La democracia es siempre frágil, siempre reversible. Siempre hay un tirano que moriría por hacerse cargo y siempre una gran parte del pueblo de cualquier país que piensa que éso sería la solución perfecta a sus problemas. (Y en su caso, tal vez tenga razón. Pero para lo demás, claro que no.)
Back to top  
ayalgueru
Moderator


Joined: 01 Jan 2005
Posts: 108
Location: Hong Kong

PostPosted: Fri Jun 18, 2010 6:53 pm    Post subject: Reply with quote

Art wrote:
On the other hand, you may be giving the UK, France, and the US too much credit. Although there are people in the US, for example, who will defend our democratic principles, polls (and elections) indicate that the majority don't believe in the principles laid down in our Declaration of Independence and Bill of Rights. George W. Bush easily undermined a number of those principles and only a minority complained.

Democracy is always fragile, always reversible. There's always a tyrant itching to take over and always a large portion of any country's people who think that would be perfect solution to their problems. (And in their case, they might be right. But for the rest, clearly that's not so.)


I can only say ... Amen to all of the above .
_________________
splish-splash
the cat washes in the river...
spring rain
Isaa Kobayashi (1816)
Back to top  
Ayandés



Joined: 07 Jan 2008
Posts: 124

PostPosted: Fri Jun 18, 2010 7:26 pm    Post subject: Reply with quote

Sin duda, la democracia es frágil. Yo añadiría que la democracia, en su sentido estricto de "poder del pueblo" no está poniéndose en práctica en ningún estado del mundo. Hay ensayos (algunos cantones suizos, creo que el estado indio de Kerala, Montevideo, etc) de dar una mayor capacidad de representación al pueblo pero la democracia representativa no deja de ser dar el poder a una minoría durante varios años. Una minoría que suele estar mediatizada por empresarios, etc. que evidentemente velan por sus propios intereses, también de una pequeña minoría. Al final la función de la mayoría de la población se reduce a dar el bastón de mando a unos o a otros cada cierto tiempo, decidir quién es menos malo.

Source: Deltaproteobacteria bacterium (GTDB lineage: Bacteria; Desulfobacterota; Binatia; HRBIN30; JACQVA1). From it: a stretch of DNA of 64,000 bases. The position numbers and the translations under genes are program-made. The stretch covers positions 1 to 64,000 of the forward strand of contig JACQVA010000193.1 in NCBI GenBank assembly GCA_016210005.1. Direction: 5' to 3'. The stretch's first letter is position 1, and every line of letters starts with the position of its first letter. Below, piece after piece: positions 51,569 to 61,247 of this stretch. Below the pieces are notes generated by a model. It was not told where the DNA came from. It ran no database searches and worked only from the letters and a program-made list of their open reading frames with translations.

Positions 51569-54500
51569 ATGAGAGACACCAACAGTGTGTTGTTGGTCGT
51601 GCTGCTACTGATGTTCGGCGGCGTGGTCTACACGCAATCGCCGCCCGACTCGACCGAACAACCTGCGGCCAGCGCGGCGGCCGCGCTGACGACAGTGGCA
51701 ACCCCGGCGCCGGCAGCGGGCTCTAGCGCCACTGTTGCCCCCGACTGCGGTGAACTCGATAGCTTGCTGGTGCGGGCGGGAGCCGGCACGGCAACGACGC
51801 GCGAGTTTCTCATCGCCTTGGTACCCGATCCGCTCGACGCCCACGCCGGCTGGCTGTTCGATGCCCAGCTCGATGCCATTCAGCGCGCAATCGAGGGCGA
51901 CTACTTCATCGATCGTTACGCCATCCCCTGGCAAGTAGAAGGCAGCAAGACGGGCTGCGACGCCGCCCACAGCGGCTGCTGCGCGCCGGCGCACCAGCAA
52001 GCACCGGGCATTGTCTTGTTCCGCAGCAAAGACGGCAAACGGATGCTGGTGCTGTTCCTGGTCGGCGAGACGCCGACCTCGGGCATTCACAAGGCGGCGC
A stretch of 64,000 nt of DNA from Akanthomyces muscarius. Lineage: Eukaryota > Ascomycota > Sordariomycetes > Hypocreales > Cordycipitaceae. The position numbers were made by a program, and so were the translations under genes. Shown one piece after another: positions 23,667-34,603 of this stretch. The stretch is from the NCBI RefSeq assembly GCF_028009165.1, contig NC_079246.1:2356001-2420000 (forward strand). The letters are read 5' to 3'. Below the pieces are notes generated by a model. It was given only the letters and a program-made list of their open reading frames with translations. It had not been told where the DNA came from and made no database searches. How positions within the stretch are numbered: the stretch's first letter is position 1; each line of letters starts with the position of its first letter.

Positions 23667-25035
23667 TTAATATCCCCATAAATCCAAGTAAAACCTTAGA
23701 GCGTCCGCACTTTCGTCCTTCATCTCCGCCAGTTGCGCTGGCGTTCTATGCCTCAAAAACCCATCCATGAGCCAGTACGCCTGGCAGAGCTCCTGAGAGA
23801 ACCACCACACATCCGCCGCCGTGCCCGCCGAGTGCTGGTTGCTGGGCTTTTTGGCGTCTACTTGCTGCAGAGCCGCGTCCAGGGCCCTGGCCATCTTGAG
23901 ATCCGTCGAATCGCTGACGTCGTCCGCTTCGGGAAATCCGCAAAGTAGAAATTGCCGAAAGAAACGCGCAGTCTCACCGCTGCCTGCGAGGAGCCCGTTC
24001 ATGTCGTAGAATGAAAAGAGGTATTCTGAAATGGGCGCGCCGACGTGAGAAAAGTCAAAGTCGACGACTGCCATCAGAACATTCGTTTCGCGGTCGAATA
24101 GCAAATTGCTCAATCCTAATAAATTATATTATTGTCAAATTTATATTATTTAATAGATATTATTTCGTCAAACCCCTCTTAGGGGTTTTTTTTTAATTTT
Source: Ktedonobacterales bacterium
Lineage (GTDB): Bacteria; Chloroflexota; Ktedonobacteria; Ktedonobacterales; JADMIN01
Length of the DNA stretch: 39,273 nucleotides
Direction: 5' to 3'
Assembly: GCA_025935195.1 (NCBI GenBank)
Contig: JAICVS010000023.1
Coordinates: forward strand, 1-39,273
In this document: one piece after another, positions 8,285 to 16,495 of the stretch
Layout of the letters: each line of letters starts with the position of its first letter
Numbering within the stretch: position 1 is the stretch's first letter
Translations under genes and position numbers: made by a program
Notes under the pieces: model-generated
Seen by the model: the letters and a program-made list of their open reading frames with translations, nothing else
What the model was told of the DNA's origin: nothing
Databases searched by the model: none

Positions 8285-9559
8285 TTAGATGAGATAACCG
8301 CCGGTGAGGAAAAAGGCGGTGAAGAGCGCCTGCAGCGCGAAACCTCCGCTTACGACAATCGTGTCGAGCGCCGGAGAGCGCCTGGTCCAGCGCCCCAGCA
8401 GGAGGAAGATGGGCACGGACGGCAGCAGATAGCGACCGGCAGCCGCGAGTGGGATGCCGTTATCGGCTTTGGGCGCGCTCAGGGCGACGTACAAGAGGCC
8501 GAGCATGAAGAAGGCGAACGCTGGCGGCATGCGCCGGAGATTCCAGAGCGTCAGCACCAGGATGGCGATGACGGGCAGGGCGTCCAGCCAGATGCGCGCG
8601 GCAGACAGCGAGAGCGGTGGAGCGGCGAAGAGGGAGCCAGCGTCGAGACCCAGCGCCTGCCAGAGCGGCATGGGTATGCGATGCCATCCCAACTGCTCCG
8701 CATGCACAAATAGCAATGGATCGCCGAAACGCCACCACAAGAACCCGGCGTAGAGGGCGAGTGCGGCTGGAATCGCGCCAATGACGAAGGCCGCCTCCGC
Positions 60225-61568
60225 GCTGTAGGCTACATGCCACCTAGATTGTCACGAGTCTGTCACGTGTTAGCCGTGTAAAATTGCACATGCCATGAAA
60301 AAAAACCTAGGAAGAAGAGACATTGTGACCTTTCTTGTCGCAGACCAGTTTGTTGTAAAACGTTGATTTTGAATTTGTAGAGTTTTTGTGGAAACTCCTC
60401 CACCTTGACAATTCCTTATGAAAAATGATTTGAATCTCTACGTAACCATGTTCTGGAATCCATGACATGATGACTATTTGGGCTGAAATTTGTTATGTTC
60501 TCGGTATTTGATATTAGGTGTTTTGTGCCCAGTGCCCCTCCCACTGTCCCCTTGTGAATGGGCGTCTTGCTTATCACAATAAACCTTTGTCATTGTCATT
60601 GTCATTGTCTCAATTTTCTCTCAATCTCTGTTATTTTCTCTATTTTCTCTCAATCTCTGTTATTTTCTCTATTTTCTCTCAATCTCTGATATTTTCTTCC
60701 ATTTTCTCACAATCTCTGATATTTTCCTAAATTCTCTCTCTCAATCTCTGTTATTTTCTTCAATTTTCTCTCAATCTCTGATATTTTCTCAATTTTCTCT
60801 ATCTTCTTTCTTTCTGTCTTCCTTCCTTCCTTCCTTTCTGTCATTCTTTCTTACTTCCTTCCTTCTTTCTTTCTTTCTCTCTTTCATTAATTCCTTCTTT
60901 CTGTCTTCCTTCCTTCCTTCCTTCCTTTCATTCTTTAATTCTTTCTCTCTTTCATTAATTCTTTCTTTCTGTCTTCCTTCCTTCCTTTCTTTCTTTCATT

Pero bueno, si entendemos que todo eso es la democracia y que nuestros países son democráticos sigue habiendo unas diferencias enormes. Creo que se pueden resumir en un hecho muy ilustrativo, en EEUU y RU (UK) nunca hubo ni hay ni es fácil que llegue a haber una dictadura. ¿Hay algún partido o grupo en esos países que proponga la abolición de la capacidad de decisión del pueblo?
Aquí todavía hay sectores de la población que estarían encantados de que se diese eso. La derecha supo adaptar muy bien su imagen al nuevo juego, entre otras cosas porque en la Europa de la segunda mitad del s.XX o se presenta como democrática o se queda sin amigos. Pero en muchos casos es simplemente la imagen, me viene a la cabeza aquel concejal de Xixón que hace ahora unos 7 años gritó "esto pasa por la puta democracia" ante las críticas que estaba recibiendo su partido por la posición en la Guerra de Irak.
Back to top  
Art
Site Admin


Joined: 17 Feb 2003
Posts: 4471
Location: Maryland

PostPosted: Sun Jun 20, 2010 11:50 pm    Post subject: Reply with quote

Sí, tienes razón que sería una cuestión de grados y que probablemente no existe un democracia completa en cualquier país.

Estoy casi seguro de que he escuchado a algunas personas de empresas grandes aquí en EE.UU. lamentando que tenemos una democracia representativa.

-----------------------

Yeah, you're right that "democracy" is a matter of degree and that there's probably no complete democracy in any country.

I'm pretty sure that I've heard some people from big businesses here in the US lament that we have a representative democracy.
Back to top  
Display posts from previous:   
Post new topic   Reply to topic    Asturian-American Migration Forum Index -> The Future of Asturias - El futuro de Asturias All times are GMT - 4 Hours
Page 1 of 1

 
Jump to:  
You cannot post new topics in this forum
You cannot reply to topics in this forum
You cannot edit your posts in this forum
You cannot delete your posts in this forum
You cannot vote in polls in this forum

Site design & hosting by

Zoller Wagner Digital Design